Neary, UST v. Debtor (In re Stacie Happel) - Prior to filing her bankruptcy petition, debtor became involved in a business relationship in which her and her “partner” would execute fraudulent loan applications in order to buy residential properties in the Milwaukee area. Title was put in the debtor’s name only, and her “partner” handled everything else. Under the scheme, she received funds from him in order to artificially inflate her bank account and obtain approval of mortgage loans. Immediately after the loans were approved, the funds were removed and returned to her partner. Neither this partnership, the subsequent sale of these various properties, nor the proceeds thereof were disclosed on the debtor’s schedules. The UST objected to a discharge being granted to the debtor based upon §§ 727(a)(3) and 727(a)(4)(A) of the Bankruptcy Code. The court concluded that in failing to include key information in her schedules, the debtor demonstrated a reckless disregard for the truth, sufficient to bar a discharge. The court also found that a denial of debtor’s discharge was warranted based on her failure to keep or preserve business records. The court concluded that while debtor may not have been sophisticated in business dealings and was taken advantage of by her partner, she was not an innocent victim.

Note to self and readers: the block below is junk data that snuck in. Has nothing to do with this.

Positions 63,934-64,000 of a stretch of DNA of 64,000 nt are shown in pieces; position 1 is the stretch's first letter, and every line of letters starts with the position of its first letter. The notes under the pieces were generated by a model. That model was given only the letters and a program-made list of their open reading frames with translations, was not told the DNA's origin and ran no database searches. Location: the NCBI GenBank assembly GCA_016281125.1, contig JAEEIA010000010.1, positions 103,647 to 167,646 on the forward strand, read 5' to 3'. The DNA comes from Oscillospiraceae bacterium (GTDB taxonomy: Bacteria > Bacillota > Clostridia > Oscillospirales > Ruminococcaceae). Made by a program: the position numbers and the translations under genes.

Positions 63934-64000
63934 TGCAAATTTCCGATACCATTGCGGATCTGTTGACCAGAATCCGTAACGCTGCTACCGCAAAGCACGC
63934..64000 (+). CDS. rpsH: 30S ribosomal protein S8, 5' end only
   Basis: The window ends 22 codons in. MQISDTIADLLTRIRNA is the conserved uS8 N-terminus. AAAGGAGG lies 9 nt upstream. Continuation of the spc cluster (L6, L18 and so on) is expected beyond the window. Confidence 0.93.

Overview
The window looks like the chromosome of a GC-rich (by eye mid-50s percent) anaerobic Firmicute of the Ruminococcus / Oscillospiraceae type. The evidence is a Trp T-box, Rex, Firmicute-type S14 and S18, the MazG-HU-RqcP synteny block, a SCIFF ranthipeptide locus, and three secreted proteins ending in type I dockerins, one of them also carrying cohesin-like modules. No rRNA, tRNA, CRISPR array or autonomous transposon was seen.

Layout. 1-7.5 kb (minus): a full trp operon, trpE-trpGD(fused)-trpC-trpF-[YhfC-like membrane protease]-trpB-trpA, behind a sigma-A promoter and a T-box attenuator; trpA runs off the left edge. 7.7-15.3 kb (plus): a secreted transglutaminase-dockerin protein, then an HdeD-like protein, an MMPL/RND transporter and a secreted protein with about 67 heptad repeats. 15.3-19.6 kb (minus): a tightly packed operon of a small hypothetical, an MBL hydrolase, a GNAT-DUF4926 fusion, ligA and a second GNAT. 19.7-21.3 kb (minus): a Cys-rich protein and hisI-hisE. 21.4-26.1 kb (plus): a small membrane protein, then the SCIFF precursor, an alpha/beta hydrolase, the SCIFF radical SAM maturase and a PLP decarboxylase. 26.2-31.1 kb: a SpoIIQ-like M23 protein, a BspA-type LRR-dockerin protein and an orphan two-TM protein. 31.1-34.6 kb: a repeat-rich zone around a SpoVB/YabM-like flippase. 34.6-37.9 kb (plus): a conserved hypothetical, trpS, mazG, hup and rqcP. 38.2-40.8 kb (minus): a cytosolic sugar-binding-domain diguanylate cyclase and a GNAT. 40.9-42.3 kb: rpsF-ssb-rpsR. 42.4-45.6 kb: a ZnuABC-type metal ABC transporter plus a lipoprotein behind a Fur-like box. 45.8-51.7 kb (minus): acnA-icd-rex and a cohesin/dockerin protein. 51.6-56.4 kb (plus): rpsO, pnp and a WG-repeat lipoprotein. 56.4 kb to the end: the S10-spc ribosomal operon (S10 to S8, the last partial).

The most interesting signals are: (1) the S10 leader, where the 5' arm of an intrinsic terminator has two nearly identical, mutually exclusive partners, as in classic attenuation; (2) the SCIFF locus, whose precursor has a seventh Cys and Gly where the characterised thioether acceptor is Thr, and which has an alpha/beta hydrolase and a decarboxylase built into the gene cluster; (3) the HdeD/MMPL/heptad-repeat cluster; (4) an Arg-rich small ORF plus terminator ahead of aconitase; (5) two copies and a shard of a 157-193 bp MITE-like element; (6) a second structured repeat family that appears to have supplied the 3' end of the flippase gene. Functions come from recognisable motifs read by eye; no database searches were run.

Creditor objected to confirmation of debtor's amended chapter 13 plan. Creditor contended that debtor improperly calculated both her housing and transportation expenses and failed to apply all of their disposable income to the plan. The debtor's actual monthly housing expense was $640, but she deducted the entire monthly housing allowance of $712 specified in the Local Standards. The debtor's actual monthly transportation expense totaled $95, but she deducted the $471 specified in the Local Standards monthly transportation allowance. The court found that the expenses in the Local Standards are fixed expenses and apply even if a debtor's actual expenses are lower than the Local Standard allowance. Accordingly, the court overruled creditor's objection to debtor's amended plan.
When the Court denies a serial debtor's motion to continue the stay pursuant to section 362(c)(3), the stay terminates as to the property of the estate, and not just as to the property of the debtor.
Below-median income chapter 13 debtor's plan, which proposed to limit contribution of one half of debtor's tax refunds to the first three years of the plan and use the funds to shorten the length of the plan, was not proposed in good faith.
The state brought an adversary proceeding against the debtor, seeking a determination that an obligation for child care overpayments was nondischargeable. The court granted summary judgment to the state, finding Wisconsin Works (W2) Child Care Subsidy overpayments to chapter 7 debtor were domestic support obligations within the meaning of sec. 101(14A) and thus nondischargeable pursuant to sec. 523(a)(5).